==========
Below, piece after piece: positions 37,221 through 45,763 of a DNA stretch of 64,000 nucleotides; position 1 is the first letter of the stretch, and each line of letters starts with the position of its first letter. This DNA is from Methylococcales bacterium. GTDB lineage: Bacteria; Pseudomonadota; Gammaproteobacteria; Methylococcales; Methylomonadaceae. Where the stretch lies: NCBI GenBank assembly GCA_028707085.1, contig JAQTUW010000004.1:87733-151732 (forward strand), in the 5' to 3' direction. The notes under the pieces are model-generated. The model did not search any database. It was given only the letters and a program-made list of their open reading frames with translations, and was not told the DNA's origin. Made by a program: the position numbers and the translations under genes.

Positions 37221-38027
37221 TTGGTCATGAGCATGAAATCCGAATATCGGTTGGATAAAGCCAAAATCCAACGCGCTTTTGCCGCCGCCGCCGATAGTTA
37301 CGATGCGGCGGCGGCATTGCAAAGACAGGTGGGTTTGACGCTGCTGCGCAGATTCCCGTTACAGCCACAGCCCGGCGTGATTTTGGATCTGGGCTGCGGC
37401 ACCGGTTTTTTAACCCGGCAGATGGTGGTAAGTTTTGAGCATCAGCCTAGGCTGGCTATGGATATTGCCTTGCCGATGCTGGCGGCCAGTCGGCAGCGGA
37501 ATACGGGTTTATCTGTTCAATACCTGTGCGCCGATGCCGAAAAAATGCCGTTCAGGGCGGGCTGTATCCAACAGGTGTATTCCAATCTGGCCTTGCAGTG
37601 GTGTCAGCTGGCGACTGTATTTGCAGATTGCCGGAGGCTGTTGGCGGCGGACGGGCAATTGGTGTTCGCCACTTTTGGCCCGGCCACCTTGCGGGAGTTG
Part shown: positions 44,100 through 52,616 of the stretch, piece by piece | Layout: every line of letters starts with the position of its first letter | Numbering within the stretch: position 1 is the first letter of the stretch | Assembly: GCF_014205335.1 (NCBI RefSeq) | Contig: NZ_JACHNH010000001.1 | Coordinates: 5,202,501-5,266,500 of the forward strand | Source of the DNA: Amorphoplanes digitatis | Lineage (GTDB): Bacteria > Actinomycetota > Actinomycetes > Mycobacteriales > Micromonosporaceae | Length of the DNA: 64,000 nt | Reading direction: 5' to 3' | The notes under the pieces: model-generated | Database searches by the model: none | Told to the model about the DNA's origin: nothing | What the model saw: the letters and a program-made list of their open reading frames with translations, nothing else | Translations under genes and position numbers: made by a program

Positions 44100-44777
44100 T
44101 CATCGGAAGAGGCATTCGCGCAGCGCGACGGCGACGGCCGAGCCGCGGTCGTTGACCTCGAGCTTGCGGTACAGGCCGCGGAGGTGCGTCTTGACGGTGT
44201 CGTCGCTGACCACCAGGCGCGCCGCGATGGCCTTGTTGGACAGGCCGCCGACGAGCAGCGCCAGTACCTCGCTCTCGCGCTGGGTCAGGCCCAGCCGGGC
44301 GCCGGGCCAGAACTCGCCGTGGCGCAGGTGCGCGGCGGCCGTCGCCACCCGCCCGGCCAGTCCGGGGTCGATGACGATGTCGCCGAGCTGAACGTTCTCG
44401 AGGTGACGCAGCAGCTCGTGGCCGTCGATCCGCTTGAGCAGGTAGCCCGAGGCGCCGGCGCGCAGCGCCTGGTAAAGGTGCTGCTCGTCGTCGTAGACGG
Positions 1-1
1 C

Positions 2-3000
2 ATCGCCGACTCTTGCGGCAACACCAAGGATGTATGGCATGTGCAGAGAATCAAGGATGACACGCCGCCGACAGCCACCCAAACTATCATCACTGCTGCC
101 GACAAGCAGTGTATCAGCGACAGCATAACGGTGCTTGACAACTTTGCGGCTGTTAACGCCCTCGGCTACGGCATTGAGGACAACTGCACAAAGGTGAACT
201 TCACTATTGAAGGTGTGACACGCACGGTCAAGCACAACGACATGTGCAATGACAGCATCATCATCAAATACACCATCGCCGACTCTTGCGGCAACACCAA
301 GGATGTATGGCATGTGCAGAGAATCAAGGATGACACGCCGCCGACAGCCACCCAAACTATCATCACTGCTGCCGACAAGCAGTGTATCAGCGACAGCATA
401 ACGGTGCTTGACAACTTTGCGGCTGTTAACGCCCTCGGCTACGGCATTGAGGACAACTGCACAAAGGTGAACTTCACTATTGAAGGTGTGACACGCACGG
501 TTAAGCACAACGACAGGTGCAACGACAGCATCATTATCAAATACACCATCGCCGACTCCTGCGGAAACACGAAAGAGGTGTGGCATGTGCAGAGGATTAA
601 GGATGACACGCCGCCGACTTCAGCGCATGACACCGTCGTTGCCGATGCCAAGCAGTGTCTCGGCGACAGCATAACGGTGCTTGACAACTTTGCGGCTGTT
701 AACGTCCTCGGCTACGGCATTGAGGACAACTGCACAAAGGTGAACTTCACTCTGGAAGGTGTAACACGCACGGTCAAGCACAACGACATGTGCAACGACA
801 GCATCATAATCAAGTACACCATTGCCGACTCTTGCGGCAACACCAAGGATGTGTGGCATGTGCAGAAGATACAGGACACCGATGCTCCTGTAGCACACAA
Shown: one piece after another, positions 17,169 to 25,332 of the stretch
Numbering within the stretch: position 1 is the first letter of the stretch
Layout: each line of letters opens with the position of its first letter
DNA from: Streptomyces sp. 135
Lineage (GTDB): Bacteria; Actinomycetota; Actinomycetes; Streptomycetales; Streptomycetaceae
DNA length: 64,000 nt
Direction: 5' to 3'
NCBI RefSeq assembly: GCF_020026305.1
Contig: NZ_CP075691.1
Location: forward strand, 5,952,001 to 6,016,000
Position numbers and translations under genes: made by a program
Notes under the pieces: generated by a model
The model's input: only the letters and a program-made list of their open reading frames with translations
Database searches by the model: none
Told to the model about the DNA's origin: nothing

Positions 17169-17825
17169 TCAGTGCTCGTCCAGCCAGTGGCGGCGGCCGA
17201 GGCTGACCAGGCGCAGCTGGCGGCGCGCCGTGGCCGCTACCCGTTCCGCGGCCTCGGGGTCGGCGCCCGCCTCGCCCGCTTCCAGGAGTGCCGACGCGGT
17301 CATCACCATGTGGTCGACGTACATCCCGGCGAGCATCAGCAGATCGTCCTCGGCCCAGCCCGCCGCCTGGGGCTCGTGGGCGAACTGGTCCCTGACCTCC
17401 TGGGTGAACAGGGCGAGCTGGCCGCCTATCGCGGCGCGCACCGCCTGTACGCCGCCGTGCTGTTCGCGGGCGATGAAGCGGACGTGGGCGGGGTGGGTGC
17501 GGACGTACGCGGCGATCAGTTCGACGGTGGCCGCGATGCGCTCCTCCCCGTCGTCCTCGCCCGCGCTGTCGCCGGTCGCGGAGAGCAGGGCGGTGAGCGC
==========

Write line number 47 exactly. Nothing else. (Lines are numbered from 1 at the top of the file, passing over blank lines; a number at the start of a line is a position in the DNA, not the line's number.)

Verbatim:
17501 GGACGTACGCGGCGATCAGTTCGACGGTGGCCGCGATGCGCTCCTCCCCGTCGTCCTCGCCCGCGCTGTCGCCGGTCGCGGAGAGCAGGGCGGTGAGCGC